The Manichean Mann

by M. Hulme, June 2021 in IssuesinSci&Techn

Michael Mann has been in the climate wars for well over a decade now. As he reminds us frequently in this new book, he has been in the crosshairs of his enemies, has fought off the attack dogs, and carries the scars of battle. Even the environmentalist Bill McKibben’s promotional puff for the book valorizes Mann in terms of his “scars from the climate wars.” The military framing of climate change long predates Mann’s involvement, but it certainly is a framing he has done much to promote through his blogs, tweets, and general persona-at-large in public discourse.

And so it is not surprising that Mann’s new book continues his characterization of the politics of climate change through a series of complex military tropes and metaphors. Wars, battles, attacks, fights, and enemies litter its 260 pages. Much of what I said about Mann’s combative militancy in my review of his 2012 book, The Hockey Stick and the Climate Wars: Dispatches from the Front Lines, can be equally applied to this new one. Now, his central argument is that there is a new war afoot. The old war—fought mostly around the claims of climate scientists—has been (largely) won. But a new war has been ignited; Mann and his allies are now having to fight against the forces of inaction.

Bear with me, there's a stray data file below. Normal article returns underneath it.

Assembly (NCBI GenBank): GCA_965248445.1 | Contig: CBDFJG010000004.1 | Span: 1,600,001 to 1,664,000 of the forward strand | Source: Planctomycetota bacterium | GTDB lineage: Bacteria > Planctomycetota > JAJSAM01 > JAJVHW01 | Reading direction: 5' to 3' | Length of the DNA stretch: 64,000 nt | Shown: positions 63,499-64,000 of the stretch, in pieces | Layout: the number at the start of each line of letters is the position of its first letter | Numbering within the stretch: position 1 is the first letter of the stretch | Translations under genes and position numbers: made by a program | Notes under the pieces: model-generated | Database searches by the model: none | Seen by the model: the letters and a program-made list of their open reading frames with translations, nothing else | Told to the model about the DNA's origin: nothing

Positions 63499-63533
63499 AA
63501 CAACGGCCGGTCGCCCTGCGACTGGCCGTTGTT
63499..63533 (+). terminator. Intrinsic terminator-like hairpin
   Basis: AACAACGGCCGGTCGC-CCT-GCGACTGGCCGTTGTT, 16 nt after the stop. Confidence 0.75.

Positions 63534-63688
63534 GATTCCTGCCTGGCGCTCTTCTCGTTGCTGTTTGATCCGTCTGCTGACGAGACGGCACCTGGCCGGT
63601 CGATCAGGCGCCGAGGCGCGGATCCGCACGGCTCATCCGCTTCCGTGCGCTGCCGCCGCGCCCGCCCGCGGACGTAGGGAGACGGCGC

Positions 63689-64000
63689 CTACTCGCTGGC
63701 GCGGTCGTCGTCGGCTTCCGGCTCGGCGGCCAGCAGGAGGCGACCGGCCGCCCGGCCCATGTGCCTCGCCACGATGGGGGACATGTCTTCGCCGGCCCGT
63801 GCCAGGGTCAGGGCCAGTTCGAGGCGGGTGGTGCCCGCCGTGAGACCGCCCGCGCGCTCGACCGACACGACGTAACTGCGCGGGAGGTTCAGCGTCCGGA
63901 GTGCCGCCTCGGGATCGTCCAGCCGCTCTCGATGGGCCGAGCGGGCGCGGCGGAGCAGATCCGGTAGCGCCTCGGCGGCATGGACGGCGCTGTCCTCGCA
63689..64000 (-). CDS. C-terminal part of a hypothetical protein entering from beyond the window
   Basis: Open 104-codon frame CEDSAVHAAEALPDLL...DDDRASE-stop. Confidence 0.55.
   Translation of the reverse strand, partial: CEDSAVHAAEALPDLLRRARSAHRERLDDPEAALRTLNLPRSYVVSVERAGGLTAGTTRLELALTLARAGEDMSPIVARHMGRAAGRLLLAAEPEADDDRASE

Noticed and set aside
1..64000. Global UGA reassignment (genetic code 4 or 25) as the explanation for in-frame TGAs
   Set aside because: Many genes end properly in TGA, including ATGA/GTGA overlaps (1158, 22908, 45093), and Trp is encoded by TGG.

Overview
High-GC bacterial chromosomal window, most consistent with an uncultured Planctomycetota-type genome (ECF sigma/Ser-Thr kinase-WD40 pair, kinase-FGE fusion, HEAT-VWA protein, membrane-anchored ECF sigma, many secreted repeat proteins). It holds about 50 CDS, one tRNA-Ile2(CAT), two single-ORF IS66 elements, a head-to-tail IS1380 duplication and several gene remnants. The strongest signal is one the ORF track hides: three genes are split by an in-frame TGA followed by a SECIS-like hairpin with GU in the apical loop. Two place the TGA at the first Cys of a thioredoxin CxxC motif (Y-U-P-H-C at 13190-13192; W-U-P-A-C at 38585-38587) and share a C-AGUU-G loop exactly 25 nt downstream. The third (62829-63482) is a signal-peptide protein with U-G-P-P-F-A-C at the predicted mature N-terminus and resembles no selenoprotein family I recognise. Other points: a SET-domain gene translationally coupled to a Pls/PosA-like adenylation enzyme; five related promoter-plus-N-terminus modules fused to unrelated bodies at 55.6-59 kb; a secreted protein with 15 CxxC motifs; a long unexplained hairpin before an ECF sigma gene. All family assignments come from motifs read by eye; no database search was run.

Mann is half right in his diagnosis. The main axes of public dispute and argumentation about climate change have changed. The politics of climate change manifest differently now than they did a decade ago. More centrally in focus—and this is a good thing—are the substantive and pressing questions about the sorts of actions, policies, and interventions that are needed, appropriate, and effective to attenuate the risks of a changing climate. What are their respective costs and benefits? How do different options interact with diverse cultural values and collide with vested interests? How do they complicate international geopolitics?

So in this observation Mann is correct. The focus of the issue has moved from “is there a problem?” to “what should be done about it?”